Montreal Canadiens: Paul Byron
Toronto Maple Leafs: Alex Kerfoot
Nashville Predators: Colton Sissons
Byron was plagued by injuries this year but remains a top-six forward in this league and would likely benefit from playing with dynamic youngsters in Kerfoot and Sissons. The center position is a little thin to have Kerfoot already taking on a second-line spot, though the team could opt to move Byron over to the middle instead if it felt it wanted a more established veteran anchoring the second line.
Calgary Flames: Sam Bennett
Colorado Avalanche: Tyson Jost
Columbus Blue Jackets: Josh Anderson
If you remove 2019-20 from the equation, this could be a group of second-line talents giving the organization quite the third line. Both Bennett and Anderson have seen their productivity limited due to injuries this season while Jost continues to be a consistent 20-point producer who would fit well into a third-line role. If he can get back to being 100 percent, Anderson is the most likely candidate to push for a spot in the top-six.
Buffalo Sabres: Dominik Kahun
Philadelphia Flyers: Scott Laughton
Anaheim Ducks: Sonny Milano
Another trio of up and coming players, all of which have the capacity to produce, but who also offer the speed and tenacity to play against some of the top lines in the league. While most fourth lines figure to see 5-10 minutes per night, this group could certainly challenge for closer to 12-15. If there is a player that could move up from this group, it's likely Kahun who has experience playing with top talents in the league.
Arizona Coyotes: Christian Fischer
St. Louis Blues: Jordan Kyrou
Fischer has managed just 56 games this year while Kyrou has managed a mere 28 appearances, which is why they project to be healthy scratches coming out the gate. Both of these guys would see action at some point, even without the inevitable injuries during the NHL season, but they would no doubt need to hold off challenges from the team's three other minor-league designated forwards.
There's no doubt that I trended towards the younger side with the group, as there are only three players currently over the age of 30 in this forward complement. Despite this, the club wouldn't lack for leadership with Pavelski and Neal on the team. Looking ahead to the future, the seven pending restricted agents will all need new deals between now and July of 2021, which will certainly change some factors when trying to stay within the cap.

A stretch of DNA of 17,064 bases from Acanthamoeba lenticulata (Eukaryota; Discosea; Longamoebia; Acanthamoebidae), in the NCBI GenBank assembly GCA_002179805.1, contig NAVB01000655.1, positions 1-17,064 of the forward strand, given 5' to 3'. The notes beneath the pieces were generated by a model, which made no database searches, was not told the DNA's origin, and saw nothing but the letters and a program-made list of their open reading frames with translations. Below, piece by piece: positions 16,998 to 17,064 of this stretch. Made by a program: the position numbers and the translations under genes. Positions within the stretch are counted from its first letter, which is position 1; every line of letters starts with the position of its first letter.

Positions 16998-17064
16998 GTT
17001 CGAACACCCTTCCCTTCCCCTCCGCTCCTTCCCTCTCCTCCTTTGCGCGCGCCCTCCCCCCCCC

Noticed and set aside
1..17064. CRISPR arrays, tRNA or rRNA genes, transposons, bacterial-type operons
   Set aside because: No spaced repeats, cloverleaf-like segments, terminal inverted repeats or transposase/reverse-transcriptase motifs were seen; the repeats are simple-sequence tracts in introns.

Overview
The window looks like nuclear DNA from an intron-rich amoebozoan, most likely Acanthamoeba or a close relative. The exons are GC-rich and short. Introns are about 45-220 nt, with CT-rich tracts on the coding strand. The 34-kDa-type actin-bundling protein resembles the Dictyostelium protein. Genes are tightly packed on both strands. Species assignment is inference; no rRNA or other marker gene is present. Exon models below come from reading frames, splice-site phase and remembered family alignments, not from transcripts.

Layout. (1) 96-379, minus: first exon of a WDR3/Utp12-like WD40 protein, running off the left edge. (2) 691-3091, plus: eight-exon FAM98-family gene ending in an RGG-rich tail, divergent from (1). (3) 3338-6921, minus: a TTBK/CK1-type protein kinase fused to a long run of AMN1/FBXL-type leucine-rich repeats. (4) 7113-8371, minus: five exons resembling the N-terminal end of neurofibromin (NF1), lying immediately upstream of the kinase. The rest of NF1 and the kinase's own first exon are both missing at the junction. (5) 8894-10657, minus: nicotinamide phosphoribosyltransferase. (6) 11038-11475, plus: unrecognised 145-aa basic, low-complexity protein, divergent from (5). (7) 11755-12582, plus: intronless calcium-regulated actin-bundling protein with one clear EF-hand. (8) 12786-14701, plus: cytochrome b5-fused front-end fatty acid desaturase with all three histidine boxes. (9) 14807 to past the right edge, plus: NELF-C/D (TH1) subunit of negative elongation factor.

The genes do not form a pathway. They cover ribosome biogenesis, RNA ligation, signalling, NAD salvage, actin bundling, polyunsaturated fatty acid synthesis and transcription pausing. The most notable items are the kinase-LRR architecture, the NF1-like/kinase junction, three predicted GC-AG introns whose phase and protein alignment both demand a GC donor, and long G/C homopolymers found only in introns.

Headed to the Minors
Florida Panthers: Chris Driedger
Driedger put together a solid debut for the Panthers in relief of the injured Sergei Bobrovsky this season, going 7-2-1 with a 2.05 GAA in 12 outings. It's too soon for him to unseat the likes of Ilya Samsonov as the No. 2 netminder with this club. More likely than not, the 25-year-old becomes a trade chip for the club down the road once their minor-league system is a little more built out. If needed, Driedger is a solid third goalie to have waiting in the wings.
Ottawa Senators: Christian Wolanin
Los Angeles Kings: Paul LaDue
Vancouver Canucks: Jalen Chatfield
There's not much more you would want from your fringe NHL guys than to have a pair of players in Wolanin and LaDue who have NHL experience and an up and comer like Chatfield who could become a NHL regular within a season or two. In the case of injury, LaDue would likely be the first name on the call-up list and would be the most likely to pry the seventh defenseman spot away from Patrik Nemeth during training camp.
San Jose Sharks: Antti Suomela
Winnipeg Jets: Mason Appleton
Chicago Blackhawks: Matthew Highmore
None of these players has reached the 50-game mark during the 2019-20 campaign, with Appleton logging the most action with 46 contests, but that will likely change heading into 2020-21. If all three can play full a season with their respective clubs next year, they could find themselves factoring into the 23-man roster for the Kraken down the road.
If you are playing along at home, you'll notice that the overall cap hit for all 30 players is actually $85.2 million, but once you factor in the seven minor-league players, this would leave the team with approximately $1.8 million in cap space if it wants to make a run at another player. This is a club that could no doubt hit the ice running, probably not as good as Vegas did, while also being well setup for the future. Everything will change a year from now when we have more contract certainty and, no doubt, there will be deals made to see specific players taken, which is what makes the expansion draft one of the more exciting events on the upcoming NHL schedule.